News Briefs 08 December 2017

Democratic Republic of Congo

DR Congo displacement crisis ‘worse than Middle East’

Conflict has forced 1.7 million people to flee their homes in the Democratic Republic of Congo this year, causing “a mega-crisis”, aid agencies say.

This means that for the second consecutive year, DR Congo is worst-affected by conflict displacement in the world, the agencies add.

DR Congo has been hit by years of instability, with rival militias fighting for control of territory.

The conflict has been worsened by the failure to hold elections last year.

“It’s a mega-crisis. The scale of people fleeing violence is off the charts, outpacing Syria, Yemen and Iraq,” the Norwegian Refugee Council’s DR Congo director, Ulrika Blom, said.


DR Congo: Hunger crisis, scarce funds could push Kasais to brink of catastrophe, UN agency warns

An acute hunger emergency ravaging Democratic Republic of the Congo (DRC)’s strife-torn Greater Kasai region could transform into a long-term disaster if additional resources are not made available urgently, the United Nations food relief agency warned Thursday.

“Without immediate donor support, many – particularly women and children – will die,” said Claude Jibidar, the head of the UN World Food Programme (WFP) operations in the DRC.

The eruption of violence in what used to be a poor but peaceful region has claimed countless lives and forced nearly 1.4 million people from their homes.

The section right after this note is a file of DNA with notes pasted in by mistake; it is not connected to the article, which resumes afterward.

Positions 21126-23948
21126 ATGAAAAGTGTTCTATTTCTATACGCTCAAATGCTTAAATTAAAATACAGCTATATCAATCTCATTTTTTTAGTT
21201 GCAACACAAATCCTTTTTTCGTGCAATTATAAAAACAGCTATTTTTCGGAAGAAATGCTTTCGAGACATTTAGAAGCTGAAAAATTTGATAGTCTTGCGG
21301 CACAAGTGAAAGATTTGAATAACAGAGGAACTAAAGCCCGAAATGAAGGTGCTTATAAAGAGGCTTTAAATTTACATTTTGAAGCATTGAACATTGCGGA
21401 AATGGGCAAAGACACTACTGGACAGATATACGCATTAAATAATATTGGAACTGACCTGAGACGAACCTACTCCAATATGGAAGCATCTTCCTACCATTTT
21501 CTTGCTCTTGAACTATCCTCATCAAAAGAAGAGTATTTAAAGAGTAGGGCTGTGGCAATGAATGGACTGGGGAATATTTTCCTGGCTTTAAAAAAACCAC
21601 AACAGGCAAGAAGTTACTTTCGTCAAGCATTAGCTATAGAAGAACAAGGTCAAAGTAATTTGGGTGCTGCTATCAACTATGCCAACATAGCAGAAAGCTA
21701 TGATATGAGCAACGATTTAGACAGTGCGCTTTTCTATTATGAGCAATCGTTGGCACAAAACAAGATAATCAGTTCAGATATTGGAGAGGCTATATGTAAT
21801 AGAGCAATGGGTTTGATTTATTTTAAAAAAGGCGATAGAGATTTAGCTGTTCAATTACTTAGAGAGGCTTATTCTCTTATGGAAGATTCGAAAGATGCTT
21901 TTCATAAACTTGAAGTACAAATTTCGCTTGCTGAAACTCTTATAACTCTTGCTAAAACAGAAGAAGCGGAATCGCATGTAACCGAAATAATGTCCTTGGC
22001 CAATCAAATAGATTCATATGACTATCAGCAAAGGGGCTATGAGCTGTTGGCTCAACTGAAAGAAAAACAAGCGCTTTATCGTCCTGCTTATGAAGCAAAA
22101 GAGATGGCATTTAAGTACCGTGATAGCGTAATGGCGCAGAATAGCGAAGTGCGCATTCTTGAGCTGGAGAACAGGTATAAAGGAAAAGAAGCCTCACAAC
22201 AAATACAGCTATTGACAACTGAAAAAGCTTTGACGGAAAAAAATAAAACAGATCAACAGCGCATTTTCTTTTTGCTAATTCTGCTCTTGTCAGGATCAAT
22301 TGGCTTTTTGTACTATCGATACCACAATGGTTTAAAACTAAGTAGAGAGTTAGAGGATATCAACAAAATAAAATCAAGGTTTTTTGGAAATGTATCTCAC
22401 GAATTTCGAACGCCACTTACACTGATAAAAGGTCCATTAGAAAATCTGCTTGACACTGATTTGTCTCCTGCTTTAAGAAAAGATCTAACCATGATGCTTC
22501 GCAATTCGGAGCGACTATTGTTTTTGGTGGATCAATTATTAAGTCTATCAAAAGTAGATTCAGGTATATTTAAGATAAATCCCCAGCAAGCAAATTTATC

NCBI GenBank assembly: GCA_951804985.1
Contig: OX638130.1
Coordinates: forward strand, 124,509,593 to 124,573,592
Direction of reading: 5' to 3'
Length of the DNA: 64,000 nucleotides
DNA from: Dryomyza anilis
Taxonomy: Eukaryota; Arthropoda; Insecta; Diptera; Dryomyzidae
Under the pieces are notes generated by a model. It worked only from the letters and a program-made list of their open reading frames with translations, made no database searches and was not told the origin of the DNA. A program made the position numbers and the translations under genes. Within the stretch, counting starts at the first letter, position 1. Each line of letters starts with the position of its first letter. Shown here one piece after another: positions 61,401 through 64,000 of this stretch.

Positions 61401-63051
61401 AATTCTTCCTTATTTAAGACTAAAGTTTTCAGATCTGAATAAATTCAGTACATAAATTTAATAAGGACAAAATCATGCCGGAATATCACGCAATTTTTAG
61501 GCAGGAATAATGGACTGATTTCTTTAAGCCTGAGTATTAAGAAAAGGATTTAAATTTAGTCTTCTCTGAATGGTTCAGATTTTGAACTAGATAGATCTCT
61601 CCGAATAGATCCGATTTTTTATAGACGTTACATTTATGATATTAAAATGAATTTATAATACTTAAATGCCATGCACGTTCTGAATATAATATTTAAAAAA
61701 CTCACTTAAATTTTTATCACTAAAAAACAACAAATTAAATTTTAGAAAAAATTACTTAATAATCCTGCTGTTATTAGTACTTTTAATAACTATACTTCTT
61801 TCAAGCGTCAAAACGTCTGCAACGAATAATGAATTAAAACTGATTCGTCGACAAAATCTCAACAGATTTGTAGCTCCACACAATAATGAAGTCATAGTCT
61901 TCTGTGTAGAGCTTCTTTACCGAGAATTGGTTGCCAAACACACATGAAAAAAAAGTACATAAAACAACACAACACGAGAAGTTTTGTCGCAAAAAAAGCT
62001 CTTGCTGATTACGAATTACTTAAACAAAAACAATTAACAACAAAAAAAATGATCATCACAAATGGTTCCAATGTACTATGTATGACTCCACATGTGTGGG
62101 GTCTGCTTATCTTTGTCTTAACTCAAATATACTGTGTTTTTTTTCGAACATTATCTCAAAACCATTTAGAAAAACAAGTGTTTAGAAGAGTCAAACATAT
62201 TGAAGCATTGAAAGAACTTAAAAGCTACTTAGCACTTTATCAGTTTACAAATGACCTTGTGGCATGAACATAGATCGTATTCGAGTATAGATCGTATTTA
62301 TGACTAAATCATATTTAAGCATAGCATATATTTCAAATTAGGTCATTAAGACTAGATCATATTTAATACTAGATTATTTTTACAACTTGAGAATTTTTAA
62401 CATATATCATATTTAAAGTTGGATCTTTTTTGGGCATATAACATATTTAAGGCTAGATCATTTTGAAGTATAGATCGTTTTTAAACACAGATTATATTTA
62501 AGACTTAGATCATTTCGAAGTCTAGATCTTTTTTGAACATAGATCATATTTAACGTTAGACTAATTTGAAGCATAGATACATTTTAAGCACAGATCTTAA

The crisis has also resulted in traditionally high malnutrition rates to sky-rocket and according to estimates, 3.2 million people are “desperately” short of food, the UN agency said.

UN News


‘Somalia’s Peacekeeping Mission Could Be Hurt by Cut In Force Size’

The force of 22,000 deployed a decade ago is set to lose 1,000 soldiers this year as part of a long-term plan to pull out of the country and hand security to the Somali army.

The African Union’s plan to trim its Somalia peacekeeping force (AMISOM) will hurt the mission unless extra equipment is found to offset the troop decrease, the mission’s leader told Reuters on Monday.

The force of 22,000 deployed a decade ago is set to lose 1,000 soldiers this year as part of a long-term plan to pull out of the country and hand security to the Somali army.

AMISOM is confronting the Islamist militant group al-Shabaab, whose ranks have been swelled by Islamic State fighters fleeing military setbacks in Libya and Syria.


Dozens of Ugandan troops withdrawn from Somalia duty

Uganda’s military has begun withdrawing dozens of its troops from a regional force in Somalia, a military official said on Thursday, marking the beginning of the end of an African Union team that has battled violent Islamic extremists.

Some 281 troops will leave Somalia by December 31, said Lt. Col. Deo Akiiki, deputy spokesperson for the Ugandan military.

Uganda was the first country to deploy troops to Somalia in 2007 to back a weak federal government in Mogadishu against an insurgency by the extremist group al-Shabaab, which is responsible for many deadly attacks in Somalia and elsewhere in the region.


Central African Republic

Aid worker killed in C.Africa amid violence

A Central African Republic aid worker was killed after gunman stormed his home, his family said Thursday, the latest death in a week of clashes in the country.

The 35-year-old man who worked for Italian humanitarian organisation Intersos, died at hospital following the shooting overnight Wednesday to Thursday in Kaga Bandoro, in the north of CAR.

The region is controlled by two armed groups which last week prevented the celebration of a national holiday.

At least 10 people had already been killed this week in a wave of incidents between rival armed groups, local officials and a UN source said on Thursday.